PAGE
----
There are aminoacyl transferases, such as arginyl tRNA protein transferase 1 (Ate1) in Eukaryotes and leucyl/phenylalanyl tRNA protein transferase (L/F transferase) in Bacteria. Both enzymes recognize specific N-terminal amino acids of a target poly-peptide and conjugate an amino acid from an aminoacylated tRNA onto the N-terminus of the targeted poly-peptide.
Ate1 conjugates an arginyl moiety onto the N-terminus of a poly-peptide. Electrospray ionization of peptides critically depends on arginyl moieties to stabilize proton charges to the peptide. Taking both facts together, there is a huge untapped potential for Ate1 in the workflow of mass spectrometry facilities by providing an additional proton charge-stabilizing moiety to a peptide's N-terminus.
With my proposed project I further aim to harvest the ability of L/F transferase to conjugate a single amino acid, including unnatural amino acids, to the N-terminus of specific target poly-peptide and covalently tag the N-terminus of proteins. The proteins of interest are proteolysis fragments, which will be positively enriched by taking advantage of the unnatural amino acid moiety and analyzed using mass spectrometry. The monitoring of proteolysis products has far reaching implications as proteolysis is an important causal or progression factor in various diseases such as neurodegenerative diseases, chronic inflammation, cancer and heart disease.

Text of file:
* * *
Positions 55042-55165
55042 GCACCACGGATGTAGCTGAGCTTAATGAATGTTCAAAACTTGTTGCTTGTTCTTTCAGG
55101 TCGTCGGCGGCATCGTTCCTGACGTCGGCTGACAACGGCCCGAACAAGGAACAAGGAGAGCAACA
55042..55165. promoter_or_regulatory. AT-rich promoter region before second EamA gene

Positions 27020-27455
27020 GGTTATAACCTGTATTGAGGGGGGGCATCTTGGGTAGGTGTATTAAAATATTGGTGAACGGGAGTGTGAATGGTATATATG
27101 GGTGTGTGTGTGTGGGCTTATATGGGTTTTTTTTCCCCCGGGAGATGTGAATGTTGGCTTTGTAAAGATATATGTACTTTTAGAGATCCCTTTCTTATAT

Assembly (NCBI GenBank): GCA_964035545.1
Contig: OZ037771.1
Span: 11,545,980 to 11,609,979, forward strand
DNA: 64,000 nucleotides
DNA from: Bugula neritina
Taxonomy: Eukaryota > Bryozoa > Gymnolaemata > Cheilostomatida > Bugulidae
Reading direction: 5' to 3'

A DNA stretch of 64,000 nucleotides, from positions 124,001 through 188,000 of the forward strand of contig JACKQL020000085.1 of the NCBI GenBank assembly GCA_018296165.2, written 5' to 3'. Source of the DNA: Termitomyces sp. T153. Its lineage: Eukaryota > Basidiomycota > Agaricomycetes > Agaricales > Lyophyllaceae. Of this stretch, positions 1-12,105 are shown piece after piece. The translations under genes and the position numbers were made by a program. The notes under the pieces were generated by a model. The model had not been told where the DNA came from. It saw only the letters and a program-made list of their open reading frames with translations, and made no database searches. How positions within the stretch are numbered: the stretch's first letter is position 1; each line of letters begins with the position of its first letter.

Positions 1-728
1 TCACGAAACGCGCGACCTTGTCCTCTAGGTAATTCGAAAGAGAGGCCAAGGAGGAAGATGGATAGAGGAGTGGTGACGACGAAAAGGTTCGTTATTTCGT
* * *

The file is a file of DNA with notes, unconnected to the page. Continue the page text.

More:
During my post-doctoral studies at the University of Alberta, Canada, I characterized the kinetic parameters of both L/F transferase and Ate1 extensively. As Marie Curie International Incoming Fellow, I will build on my previous knowledge in a team of biochemists, cell biologists, computational biologists, and mass spectrometrists to establish sound methodologies for clinical and basic researchers alike and will assist in transferring newly developed methodologies in other mass spectrometry facilities in Europe.
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